Acts 17:22-31; Psalm 66:7-18; 1 Peter 3:13-22; John 14:15-21

You know that last week Don and I traveled to Texas to visit family. In a tour around central Texas, we stayed with my parents and my two brothers and their wives. We ate ourselves from one place to another—all of those foods we love from our childhood. We talked a lot and laughed a lot, catching up with each other and reminiscing. And one subject that came up more than once was music – singing, in particular.

I come from a singing family. You’ve probably heard me mention that before—my love of music comes from singing with my Dad. We would sing on car trips, (growing up in Texas, we spent a lot of time on the road!), in church, and at family gatherings. In those moments singing together there was something magical and deeply, deeply spiritual. There was an indefinable love and joy that shone through the very act of singing together—it was so much more than just making music. The music was, in many ways, a manifestation of our love for one another. I cannot adequately explain the deep mark that singing made on my soul.

Most of the music we sang came from the early part of the 20th century—they were the songs my Dad sang with his parents. They were mostly country songs or folk songs, ones that you could really croon. There’s one I remember especially well; a song called “The Orphan Child.” Rev. Andrew Jenkins, a Georgia-based Methodist preacher who was known for his singing family in the 20s and 30s, wrote the song in November of 1929 for Jimmie Rodgers, “The Father of Country Music,” The original song included a yodeling lick or two, since Rodgers was celebrated as a yodeler.

The song is from the point of view of the orphan child, who talks about how she and her parents once had a happy home, broken up when her dad started drinking and gambling. Her mother has died of a broken heart, and the poor abandoned child pleads for someone to help her father. At the end of the song the child says, “I’m awfully cold and hungry,” and then, somewhat suddenly, and certainly devastatingly, she dies.

I remember that song particularly well because my grandmother would cry every time we sang it. It seemed to really touch something in her. I don’t know if it was a memory of an orphan she knew from long ago, or even the story of her own mother Myrtle, whose father died when Myrtle was very young. Whatever it was, she always cried—often laughing at the same time, feeling silly about her reaction.

It is a sad thought – being left behind by a parent who dies, the aching feeling of abandonment when a person who loved you deeply and unconditionally is gone. In today’s gospel passage, Jesus is continuing “The Farewell Discourse” – his last address to the disciples on the night before his crucifixion. He has told the disciples that what is about to happen, and in this reading he is consoling the chaos and confusion that has filled the room. He knows that they are scared to lose him, and that they are unsure what they will do without him.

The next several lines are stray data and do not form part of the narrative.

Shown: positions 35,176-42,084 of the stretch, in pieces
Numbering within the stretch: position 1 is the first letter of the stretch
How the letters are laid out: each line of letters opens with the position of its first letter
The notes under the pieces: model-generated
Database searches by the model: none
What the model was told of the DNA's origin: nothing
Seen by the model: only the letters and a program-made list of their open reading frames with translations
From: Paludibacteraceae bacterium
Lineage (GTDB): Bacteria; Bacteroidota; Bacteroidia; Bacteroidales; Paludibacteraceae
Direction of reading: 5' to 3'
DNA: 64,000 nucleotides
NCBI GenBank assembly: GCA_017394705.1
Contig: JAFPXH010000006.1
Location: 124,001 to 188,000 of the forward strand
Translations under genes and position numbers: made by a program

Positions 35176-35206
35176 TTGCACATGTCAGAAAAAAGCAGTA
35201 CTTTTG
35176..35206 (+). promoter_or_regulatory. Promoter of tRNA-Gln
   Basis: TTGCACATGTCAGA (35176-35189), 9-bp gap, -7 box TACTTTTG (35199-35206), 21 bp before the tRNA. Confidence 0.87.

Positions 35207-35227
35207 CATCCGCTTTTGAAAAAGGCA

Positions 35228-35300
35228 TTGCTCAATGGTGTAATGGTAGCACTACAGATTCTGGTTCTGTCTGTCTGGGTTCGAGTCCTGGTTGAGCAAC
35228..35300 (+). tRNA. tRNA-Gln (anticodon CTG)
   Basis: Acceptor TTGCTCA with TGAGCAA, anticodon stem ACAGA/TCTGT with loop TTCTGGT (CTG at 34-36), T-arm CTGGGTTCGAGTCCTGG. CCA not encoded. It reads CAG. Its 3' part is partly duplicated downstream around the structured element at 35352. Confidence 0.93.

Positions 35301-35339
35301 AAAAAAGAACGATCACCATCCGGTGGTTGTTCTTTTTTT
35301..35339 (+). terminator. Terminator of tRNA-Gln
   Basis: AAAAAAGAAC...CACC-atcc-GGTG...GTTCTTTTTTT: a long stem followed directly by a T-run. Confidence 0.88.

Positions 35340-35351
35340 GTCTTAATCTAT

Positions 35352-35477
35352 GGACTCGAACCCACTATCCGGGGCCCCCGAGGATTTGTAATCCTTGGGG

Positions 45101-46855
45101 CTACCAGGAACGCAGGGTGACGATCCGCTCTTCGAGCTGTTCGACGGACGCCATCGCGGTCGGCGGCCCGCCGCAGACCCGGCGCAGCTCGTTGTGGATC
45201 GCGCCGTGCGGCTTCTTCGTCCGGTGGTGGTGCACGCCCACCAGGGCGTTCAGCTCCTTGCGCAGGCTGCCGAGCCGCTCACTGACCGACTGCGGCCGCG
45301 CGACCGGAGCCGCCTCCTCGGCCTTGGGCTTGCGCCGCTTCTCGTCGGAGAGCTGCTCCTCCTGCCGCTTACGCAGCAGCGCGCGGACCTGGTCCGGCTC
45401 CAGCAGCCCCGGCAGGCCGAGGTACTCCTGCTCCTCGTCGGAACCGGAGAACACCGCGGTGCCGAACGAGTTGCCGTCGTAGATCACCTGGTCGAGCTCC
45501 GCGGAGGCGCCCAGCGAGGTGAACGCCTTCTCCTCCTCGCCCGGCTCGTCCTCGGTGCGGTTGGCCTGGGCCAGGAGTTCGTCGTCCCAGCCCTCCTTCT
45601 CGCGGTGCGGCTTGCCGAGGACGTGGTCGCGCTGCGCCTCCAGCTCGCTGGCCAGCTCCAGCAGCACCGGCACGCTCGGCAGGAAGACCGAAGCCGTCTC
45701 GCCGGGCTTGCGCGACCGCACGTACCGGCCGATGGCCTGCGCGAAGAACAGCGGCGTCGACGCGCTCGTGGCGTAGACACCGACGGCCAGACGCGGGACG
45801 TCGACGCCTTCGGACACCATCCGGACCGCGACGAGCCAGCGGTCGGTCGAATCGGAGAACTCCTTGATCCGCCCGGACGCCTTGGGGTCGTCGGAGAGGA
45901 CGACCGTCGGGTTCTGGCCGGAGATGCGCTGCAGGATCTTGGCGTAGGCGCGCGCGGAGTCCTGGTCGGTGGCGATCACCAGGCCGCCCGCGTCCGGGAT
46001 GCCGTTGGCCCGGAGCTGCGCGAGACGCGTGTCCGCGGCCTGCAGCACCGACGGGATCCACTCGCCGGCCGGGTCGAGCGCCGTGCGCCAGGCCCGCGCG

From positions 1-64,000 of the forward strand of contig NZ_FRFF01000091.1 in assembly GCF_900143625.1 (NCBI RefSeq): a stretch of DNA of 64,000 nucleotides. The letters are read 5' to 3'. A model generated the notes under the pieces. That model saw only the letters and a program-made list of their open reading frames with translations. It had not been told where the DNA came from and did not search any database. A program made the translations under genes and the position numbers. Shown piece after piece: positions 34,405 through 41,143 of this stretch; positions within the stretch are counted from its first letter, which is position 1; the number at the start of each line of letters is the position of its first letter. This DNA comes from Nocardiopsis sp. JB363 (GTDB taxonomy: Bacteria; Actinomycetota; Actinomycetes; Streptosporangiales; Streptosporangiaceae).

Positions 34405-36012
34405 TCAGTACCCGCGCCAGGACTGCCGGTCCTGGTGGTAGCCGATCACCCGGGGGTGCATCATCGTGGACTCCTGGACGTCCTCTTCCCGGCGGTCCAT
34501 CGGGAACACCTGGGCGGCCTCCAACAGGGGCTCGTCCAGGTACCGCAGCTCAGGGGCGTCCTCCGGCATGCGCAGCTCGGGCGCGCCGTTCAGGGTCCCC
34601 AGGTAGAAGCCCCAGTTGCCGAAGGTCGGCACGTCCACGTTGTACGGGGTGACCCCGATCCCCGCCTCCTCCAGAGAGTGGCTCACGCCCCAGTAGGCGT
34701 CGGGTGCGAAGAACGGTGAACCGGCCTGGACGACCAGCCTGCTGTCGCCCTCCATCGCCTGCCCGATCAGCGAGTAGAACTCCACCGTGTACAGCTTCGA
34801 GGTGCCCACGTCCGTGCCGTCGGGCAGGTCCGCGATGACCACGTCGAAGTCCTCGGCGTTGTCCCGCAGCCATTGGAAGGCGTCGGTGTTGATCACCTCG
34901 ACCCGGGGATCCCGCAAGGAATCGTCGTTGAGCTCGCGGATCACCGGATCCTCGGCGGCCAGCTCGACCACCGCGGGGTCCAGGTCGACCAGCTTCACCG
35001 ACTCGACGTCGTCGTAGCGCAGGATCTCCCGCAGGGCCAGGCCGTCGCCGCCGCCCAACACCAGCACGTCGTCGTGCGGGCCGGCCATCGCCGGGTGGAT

It’s easy to relate to the disciples’ fears—many of us know what it is to lose someone we love, someone who has been at the very center of our lives. And there are other losses that can be equally devastating: As you may have heard, Don and I lost our little Scottie dog Sean a week ago today, when he died suddenly. We are still feeling the sadness of that loss.

There are many other losses too: the loss of a job, the loss of a relationship to divorce or break-up, the loss of someone to the ravages of dementia, the loss of our own health. To be human is to experience loss—and many of us can’t cope with it. Often we simply don’t know how to fill the void that is created when someone, or something important, is lost.



As a culture, we are not terribly good about talking about loss. Perhaps that is because loss challenges the eternally optimistic stance we are encouraged to take, or because it counters our celebration of youth and opportunity, or because it reminds us of our own mortality. Often, when confronted by a friend who has recently suffered the loss of a loved one or gone through a divorce, we don’t know what to say. So we simply turn away, leaving the friend feeling all the more isolated.[i]

How can we learn to cope better with loss? How can we help each other? How might we acknowledge that loss is a part of living, and learn to reach out to one another so that no one has to go through such loss on his or her own? Perhaps this gospel reading provides clues to learning to live with loss.

Certainly the disciples are already grieving their loss. Before this passage, in what we read last Sunday, Jesus says they should not worry, and that he is preparing a place for them. And in today’s gospel he addresses their biggest concern: How they will manage without them. Jesus says, “I will not leave you orphaned. I am coming to you.”